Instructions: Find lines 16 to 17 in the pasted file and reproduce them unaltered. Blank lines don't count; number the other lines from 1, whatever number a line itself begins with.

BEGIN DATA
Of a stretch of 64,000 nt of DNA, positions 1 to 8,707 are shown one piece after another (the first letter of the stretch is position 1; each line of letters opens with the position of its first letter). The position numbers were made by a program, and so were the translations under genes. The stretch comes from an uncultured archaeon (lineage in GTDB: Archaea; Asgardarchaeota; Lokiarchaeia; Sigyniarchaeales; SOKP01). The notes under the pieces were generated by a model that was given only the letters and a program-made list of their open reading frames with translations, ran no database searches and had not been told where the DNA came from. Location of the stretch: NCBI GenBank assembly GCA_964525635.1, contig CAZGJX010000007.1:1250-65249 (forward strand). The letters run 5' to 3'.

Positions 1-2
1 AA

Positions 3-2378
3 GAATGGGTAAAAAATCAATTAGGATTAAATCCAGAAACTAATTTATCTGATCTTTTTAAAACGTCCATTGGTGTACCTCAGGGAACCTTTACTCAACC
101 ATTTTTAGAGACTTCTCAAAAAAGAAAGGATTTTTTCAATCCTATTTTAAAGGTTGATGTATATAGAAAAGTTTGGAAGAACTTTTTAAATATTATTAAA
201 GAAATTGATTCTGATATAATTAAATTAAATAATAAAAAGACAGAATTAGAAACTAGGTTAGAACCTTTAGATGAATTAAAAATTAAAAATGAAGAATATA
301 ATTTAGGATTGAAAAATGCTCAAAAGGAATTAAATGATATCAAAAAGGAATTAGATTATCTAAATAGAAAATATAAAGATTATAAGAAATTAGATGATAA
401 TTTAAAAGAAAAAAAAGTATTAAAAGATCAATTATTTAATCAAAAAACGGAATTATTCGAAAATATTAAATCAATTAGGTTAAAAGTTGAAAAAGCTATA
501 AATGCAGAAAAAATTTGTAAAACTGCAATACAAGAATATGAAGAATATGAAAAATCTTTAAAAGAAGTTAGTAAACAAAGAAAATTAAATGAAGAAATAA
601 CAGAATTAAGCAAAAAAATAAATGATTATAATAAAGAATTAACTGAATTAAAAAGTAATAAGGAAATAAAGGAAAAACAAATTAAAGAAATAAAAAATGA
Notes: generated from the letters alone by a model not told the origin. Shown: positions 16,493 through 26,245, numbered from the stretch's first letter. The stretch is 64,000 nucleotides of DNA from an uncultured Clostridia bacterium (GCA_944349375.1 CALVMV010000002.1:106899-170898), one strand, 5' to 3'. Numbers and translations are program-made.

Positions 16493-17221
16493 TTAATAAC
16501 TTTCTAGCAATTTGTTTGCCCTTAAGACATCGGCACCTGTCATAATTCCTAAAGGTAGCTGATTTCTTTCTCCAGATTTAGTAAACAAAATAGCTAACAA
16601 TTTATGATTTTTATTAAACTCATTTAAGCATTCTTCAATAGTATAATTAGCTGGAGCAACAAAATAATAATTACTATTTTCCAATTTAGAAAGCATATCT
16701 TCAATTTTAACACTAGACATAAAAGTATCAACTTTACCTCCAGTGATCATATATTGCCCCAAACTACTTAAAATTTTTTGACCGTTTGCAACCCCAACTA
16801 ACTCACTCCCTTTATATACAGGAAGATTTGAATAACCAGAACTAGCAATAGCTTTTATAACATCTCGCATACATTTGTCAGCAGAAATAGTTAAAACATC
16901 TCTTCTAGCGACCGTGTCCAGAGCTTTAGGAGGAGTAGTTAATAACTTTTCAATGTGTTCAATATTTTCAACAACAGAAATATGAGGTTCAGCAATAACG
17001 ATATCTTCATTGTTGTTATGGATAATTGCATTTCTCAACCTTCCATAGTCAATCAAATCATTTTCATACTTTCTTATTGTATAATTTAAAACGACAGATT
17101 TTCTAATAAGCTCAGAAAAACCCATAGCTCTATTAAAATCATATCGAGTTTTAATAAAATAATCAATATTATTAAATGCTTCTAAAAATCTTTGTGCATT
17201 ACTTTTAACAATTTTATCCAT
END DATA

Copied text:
16601 TTTATGATTTTTATTAAACTCATTTAAGCATTCTTCAATAGTATAATTAGCTGGAGCAACAAAATAATAATTACTATTTTCCAATTTAGAAAGCATATCT
16701 TCAATTTTAACACTAGACATAAAAGTATCAACTTTACCTCCAGTGATCATATATTGCCCCAAACTACTTAAAATTTTTTGACCGTTTGCAACCCCAACTA